Thunderhawk (video game)

Last updated

Thunderhawk video-game cover.gif
Developer(s) Core Design
Publisher(s) Core Design (original)
JVC Digital Studios (remake)
Producer(s) Jeremy Heath-Smith
Designer(s) Simon Phipps
Mark Price
Sean Dunlevy
Programmer(s) Sarah Avory
Composer(s) Martin Walker (original)
Martin Iveson (remake)
Platform(s) Amiga, MS-DOS, Sega CD
  • NA: 1992 (original)
  • NA: 1996 (remake)
Sega CD
  • NA: January 1993
  • EU: 1993
Genre(s) Combat flight simulation
Mode(s) Single-player

Thunderhawk, known as AH-3 Thunderstrike in North America, is a combat flight simulation video game developed and published by Core Design and released for Amiga and MS-DOS in 1992. A remake was made and published by JVC Digital Studios for Sega CD in 1993 and for MS-DOS in 1996. An Atari Jaguar CD port was planned but never released. [1] [2] An enhanced 32X port was planned but never released. In the game the player flies a fictional AH-73M attack helicopter.



The game consists of several campaigns for each one of ten world areas. The campaigns are themed around real events or activities in these areas (e.g. escorting a UN humanitarian convoy during the Bosnian War, fighting pirates in the South China Sea, etc.)

A typical campaign consists of four or five missions. Each mission has a primary objective that must be completed to successfully complete the mission, there are other targets in each missions such as tanks and SAM launchers but these are only used to help the player boost their score. The primary target is usually a major structure like an enemy base or a bridge.

Usually the player is equipped with a standard set of weapons - 16 missiles, 76 rockets, and a machine gun with unlimited ammunition. On some special missions the rockets are replaced by a weapon that is critical to the success of that particular mission, such as a runway cratering system when the primary objective is to destroy an airbase or a bomb when destruction of a bridge is the primary objective.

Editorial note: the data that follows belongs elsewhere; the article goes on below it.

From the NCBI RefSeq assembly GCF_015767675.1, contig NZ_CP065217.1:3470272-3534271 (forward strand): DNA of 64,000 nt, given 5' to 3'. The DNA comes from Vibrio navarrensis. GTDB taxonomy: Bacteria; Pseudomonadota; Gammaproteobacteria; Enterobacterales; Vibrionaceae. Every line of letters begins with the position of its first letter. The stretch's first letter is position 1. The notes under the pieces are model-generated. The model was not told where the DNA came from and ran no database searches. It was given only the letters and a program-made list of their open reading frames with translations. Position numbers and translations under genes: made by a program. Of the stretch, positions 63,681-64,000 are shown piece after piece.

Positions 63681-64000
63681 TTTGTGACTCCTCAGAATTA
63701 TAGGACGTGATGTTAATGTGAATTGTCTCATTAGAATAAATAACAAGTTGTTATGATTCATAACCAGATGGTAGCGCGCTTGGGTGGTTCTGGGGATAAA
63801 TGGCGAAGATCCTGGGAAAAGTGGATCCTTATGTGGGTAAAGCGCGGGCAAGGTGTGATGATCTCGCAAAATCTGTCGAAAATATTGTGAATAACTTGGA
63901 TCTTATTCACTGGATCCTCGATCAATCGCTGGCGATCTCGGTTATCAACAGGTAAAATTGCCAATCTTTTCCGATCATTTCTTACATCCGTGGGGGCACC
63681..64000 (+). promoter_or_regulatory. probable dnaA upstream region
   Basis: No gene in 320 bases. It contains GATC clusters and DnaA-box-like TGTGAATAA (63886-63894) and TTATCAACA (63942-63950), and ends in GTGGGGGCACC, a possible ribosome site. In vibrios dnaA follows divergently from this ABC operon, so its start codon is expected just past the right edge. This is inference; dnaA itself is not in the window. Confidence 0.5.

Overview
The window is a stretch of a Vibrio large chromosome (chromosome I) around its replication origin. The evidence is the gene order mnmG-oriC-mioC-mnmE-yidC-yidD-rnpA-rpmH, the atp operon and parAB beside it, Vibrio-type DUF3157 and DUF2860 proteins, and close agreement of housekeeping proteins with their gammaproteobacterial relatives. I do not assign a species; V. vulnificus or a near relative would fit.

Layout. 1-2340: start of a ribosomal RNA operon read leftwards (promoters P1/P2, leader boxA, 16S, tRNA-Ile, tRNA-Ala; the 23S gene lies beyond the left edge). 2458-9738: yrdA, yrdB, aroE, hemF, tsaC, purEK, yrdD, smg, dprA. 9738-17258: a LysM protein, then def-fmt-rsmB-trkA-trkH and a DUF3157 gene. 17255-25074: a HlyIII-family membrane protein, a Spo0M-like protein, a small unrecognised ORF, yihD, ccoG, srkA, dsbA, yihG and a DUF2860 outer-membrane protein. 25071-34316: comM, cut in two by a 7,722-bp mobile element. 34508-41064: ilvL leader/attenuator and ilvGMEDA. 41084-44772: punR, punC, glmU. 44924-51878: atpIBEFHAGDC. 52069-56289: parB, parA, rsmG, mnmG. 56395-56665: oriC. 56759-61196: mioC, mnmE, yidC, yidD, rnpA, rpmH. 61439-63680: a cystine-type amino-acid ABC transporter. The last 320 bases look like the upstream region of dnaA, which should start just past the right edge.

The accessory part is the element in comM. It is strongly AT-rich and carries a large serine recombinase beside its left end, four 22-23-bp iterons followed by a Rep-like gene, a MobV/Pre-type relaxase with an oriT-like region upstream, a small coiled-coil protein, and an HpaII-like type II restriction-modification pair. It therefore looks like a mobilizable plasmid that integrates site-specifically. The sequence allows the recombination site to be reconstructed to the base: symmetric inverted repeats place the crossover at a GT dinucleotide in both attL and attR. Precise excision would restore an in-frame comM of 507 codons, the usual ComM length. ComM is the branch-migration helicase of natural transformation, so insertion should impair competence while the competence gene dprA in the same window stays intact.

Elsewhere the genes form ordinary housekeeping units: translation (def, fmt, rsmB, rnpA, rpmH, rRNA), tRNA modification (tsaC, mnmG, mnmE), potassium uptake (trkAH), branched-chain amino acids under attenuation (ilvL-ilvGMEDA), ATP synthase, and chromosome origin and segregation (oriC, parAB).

The control system for Thunderhawk was fairly unusual for the platforms supporting a mouse. It used the mouse for basic control, plus some keyboard input for rarely used commands. Moving the mouse would tilt the helicopter in the specified direction, and make it start moving in that direction. Pressing the left mouse button fires weapons. When the right mouse button was held, moving the mouse up and down changed altitude, while side to side yawed the helicopter side to side.


Review scores
Edge 7/10 (Sega CD) [3]
MegaTech 91% [4]
Mega 91% [5]

The game received critical acclaim, and the Mega CD version was a bestseller in the UK. [6] Mega placed the game at #1 in their Top Mega-CD Games of All Time, [7] with the sequel Battlecorps being fourth on the same list. Retro Gamer included it on their list of top ten Mega-CD games. [8] Next Generation went farther, calling it "easily the best game ever released for the Sega CD." [9]


Thunderhawk spawned two sequels, Firestorm: Thunderhawk 2 and Thunderhawk: Operation Phoenix . Firestorm was created using the same game engine as the original Thunderhawk. [10] [11] Another Core game, Shellshock , also used the Thunderhawk engine. [9]

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  1. "Scene - Atari-News". Mega Fun (in German). No. 29. Computec Media Group GmbH & Co. KG. February 1995. p. 28. Archived from the original on 2 December 2018. Retrieved 2 April 2019.
  2. "Aktuelles - Hardcore". MAN!AC (in German). No. 17. Cybermedia. March 1995. p.  12.
  3. "Thunderhawk". Edge . No. 2. November 1993. pp. 82–83.
  4. 'MegaTech rating, EMAP, issue 5, May 1992.
  5. Mega review, issue 13, page 24, October 1993.
  6. Official Gallup UK Mega CD sales chart, March 1994, published in Mega issue 18.
  7. Mega magazine issue 26, page 74, Maverick Magazines, November 1994.
  8. "Top Ten Mega CD Games". 11 April 2014. Retrieved 9 April 2015.
  9. 1 2 "Shellshock". Next Generation . No. 14. Imagine Media. February 1996. pp. 86–87.
  10. "Blam! Machinehead". Sega Saturn Magazine . Emap International Limited (4): 24. February 1996.
  11. "In the Air Tonight". Maximum: The Video Game Magazine. Emap International Limited (2): 120–1. November 1995.